How important is openness in a company? Well, IBM discovered the answer when it surveyed over 1,700 CEOs from across 18 industries and 64 countries. With transparency as a key influence in the workplace, 30% of companies with a high-trust company culture tend to outperform their competitors. The study further discussed how today’s successful CEOs intentionally promote transparency and openness in their workplace.

Transparency usually translates as accountability in communication. These are just some of the various ways you can be open with your employees:

●       Provide regular feedback

●       Be honest

●       Remain empathetic and sensitive to situations

●       Set reasonable expectations

●       Stay connected with your employees

Without transparency in the workplace, people will come up with different versions of the truth. Consequently, there will be widespread misinformation in the organization. In the end, people will feel left out and frustrated.

Do Not Micromanage Your Employees

Has a supervisor ever micromanaged your workflow and your decisions? If so, you know how demotivating it is to work in such an environment. After all, you’d always doubt your abilities and second-guess your decisions. No matter how you look at it, micromanaging can have negative effects in the workplace.

While you need to give your employees some freedom, it doesn’t mean that you’ll leave them to their own business. You still need to hold them accountable for their decisions without micromanaging them. You can do this by using an ethical monitoring app like Traqq.

Traqq is a user-friendly time tracker that can automatically log your employees’ work hours. Even if you’re miles and miles away, you can still monitor your team’s performance. The app will capture activity levels based on keyboard movements and mouse clicks and scrolls. It will even take random screenshots and ten-second video recordings of a user’s desktop.

Even so, your employees won’t feel like you’re micromanaging them. Traqq intentionally reduces the quality of the captured images and video recordings. Passwords and private messages will be illegible to protect the user’s privacy. This way, your workers will know that you only have an idea of what they’re doing at a given period.

Be Approachable and Authentic

According to the Edelman research we mentioned earlier, 71% of employees believe their CEO should talk about sensitive topics and respond to challenging times. We know how difficult the pandemic has been for all of us. During trying times, it’s only natural for employees to seek reassurance from their employers. Indeed, trust is established with proper leadership.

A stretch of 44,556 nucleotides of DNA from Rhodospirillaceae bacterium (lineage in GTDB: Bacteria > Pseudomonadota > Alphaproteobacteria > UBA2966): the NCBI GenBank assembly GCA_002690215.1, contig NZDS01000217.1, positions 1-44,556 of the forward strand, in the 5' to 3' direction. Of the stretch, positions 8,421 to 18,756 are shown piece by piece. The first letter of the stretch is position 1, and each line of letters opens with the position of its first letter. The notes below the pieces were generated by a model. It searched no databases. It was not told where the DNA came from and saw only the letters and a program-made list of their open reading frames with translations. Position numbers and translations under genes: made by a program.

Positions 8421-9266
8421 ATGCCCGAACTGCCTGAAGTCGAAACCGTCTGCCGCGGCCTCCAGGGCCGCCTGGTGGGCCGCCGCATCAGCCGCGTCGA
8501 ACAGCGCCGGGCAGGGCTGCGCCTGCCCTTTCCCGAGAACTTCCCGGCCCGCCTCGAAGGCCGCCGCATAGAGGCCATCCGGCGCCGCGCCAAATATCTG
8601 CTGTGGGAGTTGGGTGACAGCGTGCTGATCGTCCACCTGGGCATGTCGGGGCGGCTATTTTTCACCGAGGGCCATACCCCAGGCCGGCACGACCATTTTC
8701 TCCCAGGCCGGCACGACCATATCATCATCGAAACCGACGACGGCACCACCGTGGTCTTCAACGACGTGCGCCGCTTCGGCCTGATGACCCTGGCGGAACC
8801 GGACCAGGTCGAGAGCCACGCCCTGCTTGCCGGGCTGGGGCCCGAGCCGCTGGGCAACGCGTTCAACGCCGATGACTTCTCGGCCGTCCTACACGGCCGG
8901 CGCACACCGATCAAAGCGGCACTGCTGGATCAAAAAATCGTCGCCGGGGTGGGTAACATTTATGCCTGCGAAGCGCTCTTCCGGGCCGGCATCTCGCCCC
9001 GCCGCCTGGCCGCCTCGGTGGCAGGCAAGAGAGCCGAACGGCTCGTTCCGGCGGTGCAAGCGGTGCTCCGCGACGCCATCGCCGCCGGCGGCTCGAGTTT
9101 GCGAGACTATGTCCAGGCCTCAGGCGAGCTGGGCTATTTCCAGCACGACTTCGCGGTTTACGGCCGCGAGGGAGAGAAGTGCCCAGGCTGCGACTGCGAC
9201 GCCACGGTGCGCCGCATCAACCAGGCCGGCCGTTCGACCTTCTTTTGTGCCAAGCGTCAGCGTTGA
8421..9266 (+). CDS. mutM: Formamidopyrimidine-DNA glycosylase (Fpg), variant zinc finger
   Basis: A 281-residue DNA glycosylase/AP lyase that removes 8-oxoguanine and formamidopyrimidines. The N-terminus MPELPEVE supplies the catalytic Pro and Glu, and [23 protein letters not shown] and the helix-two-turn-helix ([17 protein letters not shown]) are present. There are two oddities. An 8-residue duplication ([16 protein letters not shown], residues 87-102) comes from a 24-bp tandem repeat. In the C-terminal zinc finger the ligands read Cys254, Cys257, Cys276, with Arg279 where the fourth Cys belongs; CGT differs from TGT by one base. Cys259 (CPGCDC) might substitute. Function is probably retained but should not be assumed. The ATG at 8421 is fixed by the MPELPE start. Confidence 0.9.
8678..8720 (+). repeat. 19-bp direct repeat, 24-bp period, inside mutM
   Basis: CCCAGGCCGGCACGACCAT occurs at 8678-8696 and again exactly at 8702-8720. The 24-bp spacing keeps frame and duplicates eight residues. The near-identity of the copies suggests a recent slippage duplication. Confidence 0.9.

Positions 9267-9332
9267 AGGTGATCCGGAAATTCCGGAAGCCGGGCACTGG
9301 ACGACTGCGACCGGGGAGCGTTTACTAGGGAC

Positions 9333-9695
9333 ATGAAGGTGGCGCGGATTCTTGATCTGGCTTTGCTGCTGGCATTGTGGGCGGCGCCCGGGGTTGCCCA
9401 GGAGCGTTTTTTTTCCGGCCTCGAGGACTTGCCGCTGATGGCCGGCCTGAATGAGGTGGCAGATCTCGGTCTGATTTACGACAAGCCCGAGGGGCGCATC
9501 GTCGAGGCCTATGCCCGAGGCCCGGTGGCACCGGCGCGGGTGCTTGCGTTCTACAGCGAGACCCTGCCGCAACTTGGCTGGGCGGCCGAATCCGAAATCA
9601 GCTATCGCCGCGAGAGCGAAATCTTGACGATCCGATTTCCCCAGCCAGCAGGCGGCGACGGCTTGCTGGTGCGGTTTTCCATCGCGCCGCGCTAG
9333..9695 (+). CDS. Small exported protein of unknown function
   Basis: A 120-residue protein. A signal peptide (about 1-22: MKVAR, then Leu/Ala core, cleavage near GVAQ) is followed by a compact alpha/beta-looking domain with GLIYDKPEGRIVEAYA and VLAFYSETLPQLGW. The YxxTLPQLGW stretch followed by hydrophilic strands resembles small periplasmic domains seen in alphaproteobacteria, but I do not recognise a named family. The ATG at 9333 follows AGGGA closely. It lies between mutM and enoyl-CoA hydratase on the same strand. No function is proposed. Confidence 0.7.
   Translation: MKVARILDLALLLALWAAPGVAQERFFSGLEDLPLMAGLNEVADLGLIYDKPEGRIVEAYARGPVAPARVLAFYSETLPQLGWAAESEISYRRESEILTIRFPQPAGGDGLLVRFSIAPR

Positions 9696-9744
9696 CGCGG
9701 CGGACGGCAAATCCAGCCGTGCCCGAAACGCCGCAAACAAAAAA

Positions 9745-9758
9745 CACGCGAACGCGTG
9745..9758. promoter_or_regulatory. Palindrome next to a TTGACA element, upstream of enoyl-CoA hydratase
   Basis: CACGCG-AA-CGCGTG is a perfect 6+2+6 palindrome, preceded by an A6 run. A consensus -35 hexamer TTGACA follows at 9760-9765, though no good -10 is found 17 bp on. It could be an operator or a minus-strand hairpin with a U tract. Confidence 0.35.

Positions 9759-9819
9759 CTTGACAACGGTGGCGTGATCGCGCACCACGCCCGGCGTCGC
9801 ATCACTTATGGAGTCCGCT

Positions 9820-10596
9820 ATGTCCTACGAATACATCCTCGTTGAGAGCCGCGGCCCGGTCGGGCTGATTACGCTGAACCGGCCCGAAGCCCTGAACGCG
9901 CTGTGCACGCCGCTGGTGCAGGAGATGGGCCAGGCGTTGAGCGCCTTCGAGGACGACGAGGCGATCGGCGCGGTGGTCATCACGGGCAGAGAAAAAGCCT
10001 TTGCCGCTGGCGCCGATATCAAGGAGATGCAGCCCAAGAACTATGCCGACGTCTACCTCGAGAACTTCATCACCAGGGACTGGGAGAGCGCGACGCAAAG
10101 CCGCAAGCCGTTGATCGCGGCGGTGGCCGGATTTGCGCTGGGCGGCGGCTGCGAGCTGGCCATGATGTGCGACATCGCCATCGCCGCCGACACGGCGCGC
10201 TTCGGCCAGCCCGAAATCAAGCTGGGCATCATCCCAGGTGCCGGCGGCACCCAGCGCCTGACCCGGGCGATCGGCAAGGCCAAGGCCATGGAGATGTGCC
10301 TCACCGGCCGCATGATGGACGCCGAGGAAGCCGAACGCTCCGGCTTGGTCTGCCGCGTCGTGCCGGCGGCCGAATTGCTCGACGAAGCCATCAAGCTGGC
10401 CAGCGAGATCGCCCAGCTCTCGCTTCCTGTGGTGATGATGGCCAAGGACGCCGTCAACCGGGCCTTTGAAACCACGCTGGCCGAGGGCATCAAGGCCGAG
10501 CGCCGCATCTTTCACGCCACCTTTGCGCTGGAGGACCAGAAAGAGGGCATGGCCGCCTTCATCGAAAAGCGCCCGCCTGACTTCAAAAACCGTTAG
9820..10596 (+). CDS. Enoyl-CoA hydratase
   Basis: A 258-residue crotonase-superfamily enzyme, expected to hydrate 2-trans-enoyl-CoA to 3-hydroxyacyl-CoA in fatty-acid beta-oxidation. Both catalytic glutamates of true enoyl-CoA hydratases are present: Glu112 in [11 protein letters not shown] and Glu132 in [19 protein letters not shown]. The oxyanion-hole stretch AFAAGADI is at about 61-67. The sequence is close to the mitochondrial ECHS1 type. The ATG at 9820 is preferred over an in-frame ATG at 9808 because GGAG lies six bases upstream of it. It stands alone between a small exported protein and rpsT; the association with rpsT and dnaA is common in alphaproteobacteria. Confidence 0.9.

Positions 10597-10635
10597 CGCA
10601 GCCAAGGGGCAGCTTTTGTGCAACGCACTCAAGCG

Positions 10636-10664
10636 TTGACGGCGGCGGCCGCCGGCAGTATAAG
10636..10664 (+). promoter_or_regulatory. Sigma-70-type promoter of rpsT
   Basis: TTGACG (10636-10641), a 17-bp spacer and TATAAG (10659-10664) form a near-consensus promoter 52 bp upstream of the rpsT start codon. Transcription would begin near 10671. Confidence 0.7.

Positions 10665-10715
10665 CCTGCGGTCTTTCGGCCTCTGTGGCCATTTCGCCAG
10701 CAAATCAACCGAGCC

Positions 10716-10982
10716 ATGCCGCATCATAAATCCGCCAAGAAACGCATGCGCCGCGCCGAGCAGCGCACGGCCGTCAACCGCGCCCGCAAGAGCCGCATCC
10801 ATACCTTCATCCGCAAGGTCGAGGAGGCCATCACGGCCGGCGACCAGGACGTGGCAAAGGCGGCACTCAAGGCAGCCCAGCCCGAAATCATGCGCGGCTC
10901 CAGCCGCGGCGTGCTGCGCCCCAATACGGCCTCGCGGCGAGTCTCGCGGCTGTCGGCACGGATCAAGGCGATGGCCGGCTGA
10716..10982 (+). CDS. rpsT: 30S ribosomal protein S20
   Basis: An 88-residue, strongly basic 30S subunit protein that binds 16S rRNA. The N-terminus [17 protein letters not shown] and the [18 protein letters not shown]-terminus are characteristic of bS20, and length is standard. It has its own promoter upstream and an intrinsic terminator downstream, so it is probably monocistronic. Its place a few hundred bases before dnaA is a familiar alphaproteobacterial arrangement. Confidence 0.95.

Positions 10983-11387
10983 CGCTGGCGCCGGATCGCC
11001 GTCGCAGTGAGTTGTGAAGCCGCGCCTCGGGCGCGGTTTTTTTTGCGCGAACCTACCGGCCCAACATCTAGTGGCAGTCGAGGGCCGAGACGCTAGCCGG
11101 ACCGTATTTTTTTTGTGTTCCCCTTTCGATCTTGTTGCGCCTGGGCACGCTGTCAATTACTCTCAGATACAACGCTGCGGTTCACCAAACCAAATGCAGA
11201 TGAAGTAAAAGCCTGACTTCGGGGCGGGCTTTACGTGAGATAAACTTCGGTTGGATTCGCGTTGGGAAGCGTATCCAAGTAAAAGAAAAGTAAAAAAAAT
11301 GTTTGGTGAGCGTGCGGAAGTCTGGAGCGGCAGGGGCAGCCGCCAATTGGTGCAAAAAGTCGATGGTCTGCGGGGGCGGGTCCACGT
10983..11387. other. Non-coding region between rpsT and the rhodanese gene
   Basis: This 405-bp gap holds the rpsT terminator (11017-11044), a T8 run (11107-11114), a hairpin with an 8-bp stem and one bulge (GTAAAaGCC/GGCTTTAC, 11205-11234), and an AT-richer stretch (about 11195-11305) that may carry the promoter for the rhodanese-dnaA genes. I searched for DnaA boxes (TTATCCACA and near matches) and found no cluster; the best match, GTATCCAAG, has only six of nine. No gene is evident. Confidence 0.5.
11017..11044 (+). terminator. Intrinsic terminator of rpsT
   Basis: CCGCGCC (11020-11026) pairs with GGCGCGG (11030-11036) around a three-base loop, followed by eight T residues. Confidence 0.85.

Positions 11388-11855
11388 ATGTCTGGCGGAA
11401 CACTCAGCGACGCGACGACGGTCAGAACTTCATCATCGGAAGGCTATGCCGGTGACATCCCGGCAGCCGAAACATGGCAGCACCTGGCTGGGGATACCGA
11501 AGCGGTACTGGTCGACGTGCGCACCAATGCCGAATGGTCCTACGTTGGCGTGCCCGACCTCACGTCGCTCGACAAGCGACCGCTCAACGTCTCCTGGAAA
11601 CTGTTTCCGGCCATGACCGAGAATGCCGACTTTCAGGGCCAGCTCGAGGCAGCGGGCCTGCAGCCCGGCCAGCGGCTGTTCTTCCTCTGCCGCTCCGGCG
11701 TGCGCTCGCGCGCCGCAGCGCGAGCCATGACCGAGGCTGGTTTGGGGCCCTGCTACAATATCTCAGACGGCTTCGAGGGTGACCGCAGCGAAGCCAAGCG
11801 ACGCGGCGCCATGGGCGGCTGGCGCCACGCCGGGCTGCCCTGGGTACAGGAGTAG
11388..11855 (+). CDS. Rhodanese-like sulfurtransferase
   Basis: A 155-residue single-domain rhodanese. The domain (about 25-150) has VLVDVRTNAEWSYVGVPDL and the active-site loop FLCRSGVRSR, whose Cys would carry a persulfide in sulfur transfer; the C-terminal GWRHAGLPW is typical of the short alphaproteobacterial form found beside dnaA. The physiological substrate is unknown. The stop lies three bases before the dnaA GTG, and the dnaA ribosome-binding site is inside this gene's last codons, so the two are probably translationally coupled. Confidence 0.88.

A Harvard Business Review study shares the three elements of inspiring trust in leadership:

●       Positive Relationships

●       Good Judgment/Expertise

●       Consistency

The authors analyzed over 80,000 360-degree reviews and found the importance of those elements in building trust. Those who scored above 60% for the three factors also received an overall 80% trust score. If the person didn’t display any of the qualities, they were given a 20% score. Indeed, when a leader possesses a clear vision and an authentic voice, they are likely to be trusted by their employees. On the other hand, when there’s a disconnect between a manager’s words and actions, their subordinates become disengaged.

Take the Human-Centric Approach

Of course, as a leader, you always have to think about the growth of your company. However, remember that you won’t get to where you want to be without your employees. So, as much as you can, build a human-centric workplace where trust levels are high. To achieve this, you need to embrace transformational leadership. With this strategy, you get to inspire your workers to work towards the same goals. By putting them first, you empower them to be creative and innovative. When they feel that they have control over their professional life, they are likely to foster trust in the workplace.

Conclusion

Building trust can be difficult, especially if you’re managing an organization with several departments. You have to accept that you cannot monitor everything and that there’s only a certain level of control you can achieve within a company. However, with the tips we shared in this article, you should have everything you need to get started. Always remember that your company’s success or failure depends on the level of trust in your workplace.